Again, it is very transparent with shareholders regarding our GPO and IDN contracts. As we have mentioned previously, we have contracts with GPOs, IDNs that in a significant portion of those have volume commitments tied to our products. Recently, one of our competitors stated a sign GPO contract indicating that it gave them "access" to certain set of IDNs. Well, access does not mean that they have a contract with those IDNs.
For example, a company could contract with the GPO ABC and have access to X number of IDNs under that GPO contract. That means they can approach the IDNs in ABC's network, however with this comparatively fine that MiMedx has already contracted with those IDNs, and our contract generally have commitments to purchase the certain percentage level of MiMedx products in a given category, generally in 80% or so range. So that means that the competitor who has "access" will have trouble breaking into any meaningful sales in these IDN, who have already contracted with MiMedx.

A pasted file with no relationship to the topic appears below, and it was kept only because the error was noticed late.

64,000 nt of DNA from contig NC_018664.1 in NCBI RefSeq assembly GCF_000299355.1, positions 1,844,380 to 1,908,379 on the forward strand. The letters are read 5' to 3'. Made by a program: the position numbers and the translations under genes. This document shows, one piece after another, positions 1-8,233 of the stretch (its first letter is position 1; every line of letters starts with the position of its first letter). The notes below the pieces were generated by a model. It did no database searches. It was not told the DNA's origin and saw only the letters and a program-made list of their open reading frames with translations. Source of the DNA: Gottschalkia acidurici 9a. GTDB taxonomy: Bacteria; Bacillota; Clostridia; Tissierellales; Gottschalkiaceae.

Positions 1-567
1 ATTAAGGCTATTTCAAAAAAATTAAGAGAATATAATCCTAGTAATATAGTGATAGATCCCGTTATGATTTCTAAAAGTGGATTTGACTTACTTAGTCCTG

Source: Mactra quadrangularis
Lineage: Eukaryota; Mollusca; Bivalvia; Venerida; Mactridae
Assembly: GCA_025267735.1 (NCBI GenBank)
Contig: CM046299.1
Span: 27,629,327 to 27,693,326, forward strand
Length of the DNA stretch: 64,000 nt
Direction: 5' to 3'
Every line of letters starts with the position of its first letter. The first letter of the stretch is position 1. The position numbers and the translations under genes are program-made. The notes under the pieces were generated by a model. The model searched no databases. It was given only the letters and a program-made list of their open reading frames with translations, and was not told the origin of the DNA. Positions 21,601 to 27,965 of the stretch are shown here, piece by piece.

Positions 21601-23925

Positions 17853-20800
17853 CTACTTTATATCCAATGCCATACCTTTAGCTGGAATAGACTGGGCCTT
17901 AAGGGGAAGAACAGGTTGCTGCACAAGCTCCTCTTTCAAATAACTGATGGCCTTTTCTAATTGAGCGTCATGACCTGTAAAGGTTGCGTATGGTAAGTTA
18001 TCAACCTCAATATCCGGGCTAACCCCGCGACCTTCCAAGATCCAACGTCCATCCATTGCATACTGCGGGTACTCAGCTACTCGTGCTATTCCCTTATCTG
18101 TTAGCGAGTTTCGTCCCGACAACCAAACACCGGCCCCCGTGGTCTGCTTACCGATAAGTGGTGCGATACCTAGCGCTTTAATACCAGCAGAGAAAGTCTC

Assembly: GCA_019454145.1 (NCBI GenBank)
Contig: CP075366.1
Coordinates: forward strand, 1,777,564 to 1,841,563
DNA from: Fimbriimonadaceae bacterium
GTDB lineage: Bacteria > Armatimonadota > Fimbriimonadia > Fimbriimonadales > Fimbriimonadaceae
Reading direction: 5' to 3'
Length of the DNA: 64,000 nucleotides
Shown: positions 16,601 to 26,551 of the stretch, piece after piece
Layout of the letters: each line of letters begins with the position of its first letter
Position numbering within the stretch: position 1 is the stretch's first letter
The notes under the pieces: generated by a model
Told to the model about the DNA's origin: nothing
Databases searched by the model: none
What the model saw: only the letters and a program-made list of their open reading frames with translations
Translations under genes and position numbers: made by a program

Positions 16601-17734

Now changing focus to IP. In 2015, we issued 15 packets in the U.S., six of which were related to amniotic tissue and nine related to our CollaFix technology. This brings our total issued packaging to 54, 34 of those were for CollaFix and 20 for amniotic tissue. We also have five allowed, but not yet issued for amniotic tissue and two allowed, but not yet issued for CollaFix.
So also related to our patent lawsuit, recall that we have three of these lawsuits ongoing. Two of the defendants have filed for IPR or inter-parties review to challenge of patents. And as you know our key configuration patents for EpiFix and AmnioFix were denied IPRs and that speaks volumes, the strength in these patents.